Thursday, June 29, 2006
Completely by accident, I just found out that the closing date for late UCAS applications is tomorrow. Luckily, mine is all complete (including wry reference form my best teacher ever) apart from the personal statement, which is about ten pages long and still growing. As I have to prune, pare and finish it off tomorrrow, I would welcome any suggestions for good things to say about myself... I liked 'great artisitc and literary talent' from afore-mentioned teacher... a step up from 'wayward indifference'...
Wednesday, June 28, 2006
I’m convinced we make our own bad weather in this country. Every May or June, it seems, we get a week or so of dazzling perfect weather, hot as you like, blue skies, the works. Now some higher being is evidently laying this on, and wants nothing in return but for us to be happy. And for a couple of days it works, everyone wears white sundresses and drinks Pimms. But very soon, people start worrying and sweating. They get sunburnt and are kept up at night by their mosquito bites. And the next thing is, they all start saying stuff like 'I like the heat, but this is too hot' and 'it's not just hot, it's humid'. Suddenly everyone thinks they're being oppressed by the fair weather, no one can sleep, people leave sweaty hand-prints on the lift wall-panels. And the next thing, all that complaining and worrying and feverishly applying sun-lotion and whinging and fanning ourselves has built up such an oppressive atmosphere that there's inevitably a thunder-storm. For the rest of the summer we all have to be content with crappy breezy, cool, sunny intervals bollocks. It's our own fault British summertime is so crap.
Tuesday, June 27, 2006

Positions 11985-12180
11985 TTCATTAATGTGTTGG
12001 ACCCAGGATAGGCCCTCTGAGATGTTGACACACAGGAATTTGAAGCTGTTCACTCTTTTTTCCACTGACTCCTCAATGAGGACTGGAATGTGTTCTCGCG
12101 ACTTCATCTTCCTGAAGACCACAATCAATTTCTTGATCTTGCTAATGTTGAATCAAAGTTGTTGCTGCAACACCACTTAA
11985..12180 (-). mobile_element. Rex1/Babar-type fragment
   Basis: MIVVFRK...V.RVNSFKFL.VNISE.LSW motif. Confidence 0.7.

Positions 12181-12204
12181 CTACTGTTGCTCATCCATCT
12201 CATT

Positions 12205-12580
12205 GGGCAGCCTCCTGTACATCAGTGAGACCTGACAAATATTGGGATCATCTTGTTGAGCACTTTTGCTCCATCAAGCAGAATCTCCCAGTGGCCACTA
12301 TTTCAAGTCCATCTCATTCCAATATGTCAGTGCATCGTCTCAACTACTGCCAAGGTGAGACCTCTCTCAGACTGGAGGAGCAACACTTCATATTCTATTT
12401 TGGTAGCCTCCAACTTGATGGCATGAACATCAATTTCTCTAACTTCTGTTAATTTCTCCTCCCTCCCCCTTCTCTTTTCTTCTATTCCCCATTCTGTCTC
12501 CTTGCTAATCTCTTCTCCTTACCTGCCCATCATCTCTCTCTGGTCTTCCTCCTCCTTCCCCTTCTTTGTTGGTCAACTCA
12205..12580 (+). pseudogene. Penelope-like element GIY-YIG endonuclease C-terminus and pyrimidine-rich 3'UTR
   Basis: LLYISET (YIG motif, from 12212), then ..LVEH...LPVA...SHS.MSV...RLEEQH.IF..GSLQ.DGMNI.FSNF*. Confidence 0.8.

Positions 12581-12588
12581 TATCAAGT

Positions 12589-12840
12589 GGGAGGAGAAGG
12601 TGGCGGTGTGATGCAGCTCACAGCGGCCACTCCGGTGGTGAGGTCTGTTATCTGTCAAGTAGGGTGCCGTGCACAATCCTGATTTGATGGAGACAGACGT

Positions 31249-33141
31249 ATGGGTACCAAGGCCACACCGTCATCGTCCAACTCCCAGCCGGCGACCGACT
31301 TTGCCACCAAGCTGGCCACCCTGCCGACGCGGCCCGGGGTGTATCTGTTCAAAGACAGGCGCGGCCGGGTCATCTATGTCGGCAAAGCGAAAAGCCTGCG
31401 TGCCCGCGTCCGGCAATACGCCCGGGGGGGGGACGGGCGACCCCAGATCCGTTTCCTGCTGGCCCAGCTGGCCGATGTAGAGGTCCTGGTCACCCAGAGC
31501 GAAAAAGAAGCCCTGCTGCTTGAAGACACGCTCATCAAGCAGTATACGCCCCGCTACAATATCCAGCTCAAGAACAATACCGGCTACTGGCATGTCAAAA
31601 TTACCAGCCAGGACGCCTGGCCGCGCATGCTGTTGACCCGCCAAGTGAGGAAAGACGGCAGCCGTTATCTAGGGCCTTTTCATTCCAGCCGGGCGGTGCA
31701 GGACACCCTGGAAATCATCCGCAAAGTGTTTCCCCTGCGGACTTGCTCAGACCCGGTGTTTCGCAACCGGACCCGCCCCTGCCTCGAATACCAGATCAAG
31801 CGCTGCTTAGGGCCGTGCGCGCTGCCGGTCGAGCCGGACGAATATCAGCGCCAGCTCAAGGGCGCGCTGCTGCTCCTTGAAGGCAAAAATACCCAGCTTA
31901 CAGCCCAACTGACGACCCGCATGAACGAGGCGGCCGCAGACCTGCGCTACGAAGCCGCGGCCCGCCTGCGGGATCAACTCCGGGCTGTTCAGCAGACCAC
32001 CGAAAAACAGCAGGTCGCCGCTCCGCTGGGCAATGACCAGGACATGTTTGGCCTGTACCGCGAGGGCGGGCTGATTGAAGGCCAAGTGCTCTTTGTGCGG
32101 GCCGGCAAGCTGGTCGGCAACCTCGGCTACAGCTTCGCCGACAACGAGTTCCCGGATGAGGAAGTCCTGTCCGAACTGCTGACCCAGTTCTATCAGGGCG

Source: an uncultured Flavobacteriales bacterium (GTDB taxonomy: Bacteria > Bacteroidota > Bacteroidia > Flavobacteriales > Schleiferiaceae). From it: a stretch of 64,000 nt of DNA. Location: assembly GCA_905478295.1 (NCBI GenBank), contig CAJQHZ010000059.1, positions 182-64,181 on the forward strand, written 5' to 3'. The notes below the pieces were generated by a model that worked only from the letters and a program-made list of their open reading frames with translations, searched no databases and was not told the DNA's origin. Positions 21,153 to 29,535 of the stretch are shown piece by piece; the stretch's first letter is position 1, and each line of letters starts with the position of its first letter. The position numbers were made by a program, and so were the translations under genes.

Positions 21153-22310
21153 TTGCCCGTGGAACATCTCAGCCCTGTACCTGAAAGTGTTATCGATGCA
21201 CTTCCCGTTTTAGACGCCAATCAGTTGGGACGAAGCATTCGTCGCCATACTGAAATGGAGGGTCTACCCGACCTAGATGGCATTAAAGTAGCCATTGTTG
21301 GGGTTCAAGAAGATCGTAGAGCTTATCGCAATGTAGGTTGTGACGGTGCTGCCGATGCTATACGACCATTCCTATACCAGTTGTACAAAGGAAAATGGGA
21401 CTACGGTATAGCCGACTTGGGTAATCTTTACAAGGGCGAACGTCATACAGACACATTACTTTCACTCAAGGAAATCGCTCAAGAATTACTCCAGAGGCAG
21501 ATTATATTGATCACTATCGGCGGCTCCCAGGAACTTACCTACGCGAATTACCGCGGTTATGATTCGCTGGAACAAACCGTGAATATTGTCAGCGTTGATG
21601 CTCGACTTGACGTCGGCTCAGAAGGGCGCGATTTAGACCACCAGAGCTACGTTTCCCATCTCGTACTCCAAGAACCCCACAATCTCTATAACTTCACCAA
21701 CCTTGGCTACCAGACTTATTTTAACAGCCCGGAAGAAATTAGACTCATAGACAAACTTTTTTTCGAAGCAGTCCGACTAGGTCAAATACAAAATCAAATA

I used some of flatmate's coffee while he was away last week, about half a packet, which I replaced with a full unopened packet. Then this morning I found I'd run out of coffee again, but when I tried to borrow some of his, I found he had carefully hidden them behind all the other food in his manky cupboard. Do you know, I wouldn't feel much of a twang if Lovebird and I were to suddenly move out... He (Flatmate) wants to read Thus Spake Zarathustra but is worried he won't understand it on his own. So every time I'm relaxing with John Le Carre he pops up and tells me how much it would cost if we all chipped in to buy a copy to read together. Four quid each, apparently. (With Flatmate, everything comes down to buying something in the end, whether it's reading Nietzche or camping out in the woods to gain spiritual enlightenment. Which he was meant to do all week, but he kept hearing animals outside his tent and so after one night he gave up and went to Preston.) How many times do I have to tell him I don't feel like reading Zarathustra? I feel like reading The Honourable Schoolboy and if he wants to join me in discussing it he'd be very welcome. I was slightly peturbed to realise this weekend, at my grandparents Diamond wedding celebration on the Isle of Wight, that I am in fact the most normal and well-adjusted person on at least my mother's side of the family. Which brings me on to mental health. My buddy Cat is coming to stay with us today, after a spell up North with her mum while she convalesces after some bad depression. (To my mind, the phrases 'up North' and 'with one's mum' don't describe an atmosphere conducive to good metal health, but there you go. ) But I'm slightly worried. During her illness she became exceedingly needy and instead of being friends like we had been, she mostly voiced her insecurities and moaned about her problems while I gave her a running commentary on my tips for a healthy mind and life-style. (Don't worry guys, I'll tell you them when I get a moment). But now the balance of our friendship has changed and I really don't like it; I feel like her mother. It's partly caused by this attitude to depression that it's inevitably chronic; Cat feels like it will always be lurking under the surface, even when she feels fine. Consequently she assumes that our new 'protector and invalid' relationship seems ok to her. Weird.